Slow mo’ filming, audio description, and the Radio Wales Arts Show

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Mat Fraser recording his part of the audio description CD/download for In Water I’m Weightless.

It is, I think, a most peculiar way to make a living. No two days are the same and my working life at the moment is of such a surreal quality, normally loquacious taxi drivers are silent as I outline the activity….

‘Today at work I’m observing slow motion filming of water being poured onto various parts of various actors’ bodies…’

Still, that’s probably nothing compared to what Jacob probably said when he got home for tea that night (‘Well, I hung off the top of a ladder and had to pour a stream of water from a glass jug onto a specific mark on the bare shoulder of Karina Jones, whilst a group of men watched and filmed it’).

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Jacob, Karina and the crew slow mo filming

We are in the final week of rehearsals for In Water I’m Weightless with National Theatre Wales – a week filled with media activity as well as intense rehearsals and run-throughs.

It is our designer, Paul Clay, who has brought the slow motion filming and mediatised elements into the production. An accomplished designer and artist, he also live video mixes in the underground club scene of New York, where he lives.

The design and visual world of the play is a response to the poetic conceits at work in the text – the weightlessness from floating in water, and the sense of freedom and liberation this creates (see my earlier blog about filming stunt dives).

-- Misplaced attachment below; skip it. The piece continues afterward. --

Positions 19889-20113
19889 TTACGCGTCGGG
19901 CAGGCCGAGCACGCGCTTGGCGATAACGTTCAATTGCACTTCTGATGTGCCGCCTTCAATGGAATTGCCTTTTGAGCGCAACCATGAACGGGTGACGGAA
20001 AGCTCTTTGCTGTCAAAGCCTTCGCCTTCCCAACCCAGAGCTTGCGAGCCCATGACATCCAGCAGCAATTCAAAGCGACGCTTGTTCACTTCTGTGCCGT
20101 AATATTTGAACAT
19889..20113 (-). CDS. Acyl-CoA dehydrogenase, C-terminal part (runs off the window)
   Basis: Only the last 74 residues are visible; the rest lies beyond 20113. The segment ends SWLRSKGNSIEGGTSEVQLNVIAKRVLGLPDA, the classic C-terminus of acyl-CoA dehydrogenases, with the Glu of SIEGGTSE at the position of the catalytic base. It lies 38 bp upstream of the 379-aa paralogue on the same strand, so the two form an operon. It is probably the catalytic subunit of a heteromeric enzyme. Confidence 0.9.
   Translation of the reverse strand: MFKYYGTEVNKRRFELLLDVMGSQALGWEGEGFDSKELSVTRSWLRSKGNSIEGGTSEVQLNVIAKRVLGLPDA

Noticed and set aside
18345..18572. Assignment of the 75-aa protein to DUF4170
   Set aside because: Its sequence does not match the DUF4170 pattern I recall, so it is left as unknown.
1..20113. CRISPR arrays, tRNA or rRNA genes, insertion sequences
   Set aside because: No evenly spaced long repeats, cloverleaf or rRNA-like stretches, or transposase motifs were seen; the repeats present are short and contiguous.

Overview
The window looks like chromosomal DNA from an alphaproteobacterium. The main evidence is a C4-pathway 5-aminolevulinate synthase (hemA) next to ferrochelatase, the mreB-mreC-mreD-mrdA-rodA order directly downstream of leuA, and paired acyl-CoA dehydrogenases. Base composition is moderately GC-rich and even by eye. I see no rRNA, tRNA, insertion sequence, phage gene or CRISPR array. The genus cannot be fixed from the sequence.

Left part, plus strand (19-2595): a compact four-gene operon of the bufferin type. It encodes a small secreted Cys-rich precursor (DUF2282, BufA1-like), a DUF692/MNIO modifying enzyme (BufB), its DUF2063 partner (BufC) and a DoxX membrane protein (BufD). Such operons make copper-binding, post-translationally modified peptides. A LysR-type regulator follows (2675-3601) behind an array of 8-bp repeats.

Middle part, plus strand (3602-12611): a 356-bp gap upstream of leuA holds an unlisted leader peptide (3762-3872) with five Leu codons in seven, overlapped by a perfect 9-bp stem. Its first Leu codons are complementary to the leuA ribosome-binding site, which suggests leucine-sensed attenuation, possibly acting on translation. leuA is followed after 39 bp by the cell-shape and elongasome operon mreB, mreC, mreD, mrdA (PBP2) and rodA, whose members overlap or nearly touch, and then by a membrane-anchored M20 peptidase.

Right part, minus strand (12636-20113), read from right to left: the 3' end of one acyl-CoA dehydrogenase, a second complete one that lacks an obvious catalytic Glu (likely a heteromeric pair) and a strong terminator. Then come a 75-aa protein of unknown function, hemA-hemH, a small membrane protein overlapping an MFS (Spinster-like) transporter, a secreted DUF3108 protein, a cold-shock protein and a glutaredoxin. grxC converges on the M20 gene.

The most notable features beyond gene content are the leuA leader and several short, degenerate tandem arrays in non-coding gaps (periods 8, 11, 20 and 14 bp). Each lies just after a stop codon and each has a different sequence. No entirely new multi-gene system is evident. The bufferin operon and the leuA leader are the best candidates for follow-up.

This is in direct contrast to the weight of prejudices, fear, and preconceptions usually loaded onto the disabled body. It was our director (and artistic director of NTW), John McGrath, who pulled out this quotation ‘In Water I’m Weightless’ from the large body of monologues I have written over the past few years, and from which the text of this montaged production is taken.

This is my second show with Paul, and John. The first, Perfect, at Contact Theatre in Manchester, also had a strongly visual component and won Paul the M.E.N award for best design of 2004, whilst I won best play. It is wonderful to be back in a rehearsal room with both, aware of the growth in experience, skill, and stature since we last collaborated.

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Designer Paul Clay recording a description of his set, costumes, and visual/video artwork on In Water I’m Weightless for visually impaired and blind audience members.

As In Water I’m Weightless is an Unlimited commission, part of the Cultural Olympiad promoting the work of Deaf and disabled artists, we are keen to make the work as accessible as possible – which brings us to the second mediatised experience of the week.

Karina Jones, one of the cast, suggested we prepare a pre-show recording for visually impaired and blind audience members, so they would have a sense of some of the visual and physical aspects of the work. One performance at the Wales Millennium Centre will have live audio description (a headset is provided for audience members, if required, and during the performance a description of action and visual elements is relayed), but we were all excited with Karina’s suggestion. I provided bullet-points for the performers to use as stimulus – a description of their bodies, costumes, and the dance/movement sequences – and Paul spoke about the visuals and his design concept. Mike Beer recorded them, and this should be available prior to the show at Wales Millennium Centre as a CD, and also hopefully as a download from NTW’s website.

The final media experience of the week occurred on Thursday, when cast member Nick Phillips and I were guests on the BBC Radio Wales Arts Show, with Nicola Heywood Thomas. The interview will be available for the next few days as ‘listen again’ on:

http://www.bbc.co.uk/programmes/b01kvdls   

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